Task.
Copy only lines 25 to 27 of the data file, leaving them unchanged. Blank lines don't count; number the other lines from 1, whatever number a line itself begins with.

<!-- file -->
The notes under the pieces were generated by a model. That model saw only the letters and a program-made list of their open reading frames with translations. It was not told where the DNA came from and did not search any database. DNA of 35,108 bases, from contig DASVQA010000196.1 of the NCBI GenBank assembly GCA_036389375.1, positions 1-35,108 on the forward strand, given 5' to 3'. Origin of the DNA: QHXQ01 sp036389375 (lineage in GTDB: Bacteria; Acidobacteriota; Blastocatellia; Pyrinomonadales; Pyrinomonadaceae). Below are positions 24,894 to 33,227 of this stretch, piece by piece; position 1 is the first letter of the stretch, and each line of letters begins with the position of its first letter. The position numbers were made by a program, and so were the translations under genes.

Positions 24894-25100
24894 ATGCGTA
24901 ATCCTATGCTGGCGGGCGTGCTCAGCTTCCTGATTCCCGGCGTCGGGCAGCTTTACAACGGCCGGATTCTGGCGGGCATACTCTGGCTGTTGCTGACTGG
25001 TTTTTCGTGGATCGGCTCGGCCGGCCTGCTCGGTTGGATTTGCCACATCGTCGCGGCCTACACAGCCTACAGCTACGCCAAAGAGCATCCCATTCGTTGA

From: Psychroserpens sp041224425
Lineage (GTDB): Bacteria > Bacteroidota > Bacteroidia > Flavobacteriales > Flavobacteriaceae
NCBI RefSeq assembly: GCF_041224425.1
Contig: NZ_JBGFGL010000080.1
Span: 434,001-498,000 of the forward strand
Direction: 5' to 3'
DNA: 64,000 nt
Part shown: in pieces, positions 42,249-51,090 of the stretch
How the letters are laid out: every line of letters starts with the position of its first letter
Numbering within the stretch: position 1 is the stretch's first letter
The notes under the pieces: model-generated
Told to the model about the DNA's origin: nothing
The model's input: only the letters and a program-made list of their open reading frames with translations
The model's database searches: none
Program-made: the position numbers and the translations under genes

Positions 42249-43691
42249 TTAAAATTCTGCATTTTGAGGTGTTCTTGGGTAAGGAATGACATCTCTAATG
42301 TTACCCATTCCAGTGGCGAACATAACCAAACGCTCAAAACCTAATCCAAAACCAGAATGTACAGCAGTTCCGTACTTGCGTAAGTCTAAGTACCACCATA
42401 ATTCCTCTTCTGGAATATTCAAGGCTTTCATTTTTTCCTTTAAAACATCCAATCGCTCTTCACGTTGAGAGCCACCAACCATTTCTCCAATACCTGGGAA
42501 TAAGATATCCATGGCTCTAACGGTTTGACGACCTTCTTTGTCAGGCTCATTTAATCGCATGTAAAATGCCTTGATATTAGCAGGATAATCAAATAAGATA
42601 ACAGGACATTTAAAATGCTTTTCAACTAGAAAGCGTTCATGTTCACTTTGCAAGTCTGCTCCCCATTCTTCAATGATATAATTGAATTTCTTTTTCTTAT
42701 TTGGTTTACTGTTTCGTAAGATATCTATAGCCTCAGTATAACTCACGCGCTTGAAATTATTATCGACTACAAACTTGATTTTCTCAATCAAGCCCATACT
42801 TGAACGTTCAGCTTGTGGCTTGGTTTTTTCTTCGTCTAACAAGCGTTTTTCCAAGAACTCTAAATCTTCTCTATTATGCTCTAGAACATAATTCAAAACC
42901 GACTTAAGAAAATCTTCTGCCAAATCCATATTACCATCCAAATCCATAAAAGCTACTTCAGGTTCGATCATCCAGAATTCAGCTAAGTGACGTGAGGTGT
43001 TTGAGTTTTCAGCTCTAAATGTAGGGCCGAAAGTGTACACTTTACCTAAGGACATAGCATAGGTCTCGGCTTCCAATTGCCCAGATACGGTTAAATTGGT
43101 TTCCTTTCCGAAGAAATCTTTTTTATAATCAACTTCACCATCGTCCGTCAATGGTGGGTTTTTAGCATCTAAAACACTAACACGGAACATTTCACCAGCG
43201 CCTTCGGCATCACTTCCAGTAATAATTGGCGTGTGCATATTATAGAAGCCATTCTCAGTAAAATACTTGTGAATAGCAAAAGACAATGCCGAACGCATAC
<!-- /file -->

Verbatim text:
42501 TAAGATATCCATGGCTCTAACGGTTTGACGACCTTCTTTGTCAGGCTCATTTAATCGCATGTAAAATGCCTTGATATTAGCAGGATAATCAAATAAGATA
42601 ACAGGACATTTAAAATGCTTTTCAACTAGAAAGCGTTCATGTTCACTTTGCAAGTCTGCTCCCCATTCTTCAATGATATAATTGAATTTCTTTTTCTTAT
42701 TTGGTTTACTGTTTCGTAAGATATCTATAGCCTCAGTATAACTCACGCGCTTGAAATTATTATCGACTACAAACTTGATTTTCTCAATCAAGCCCATACT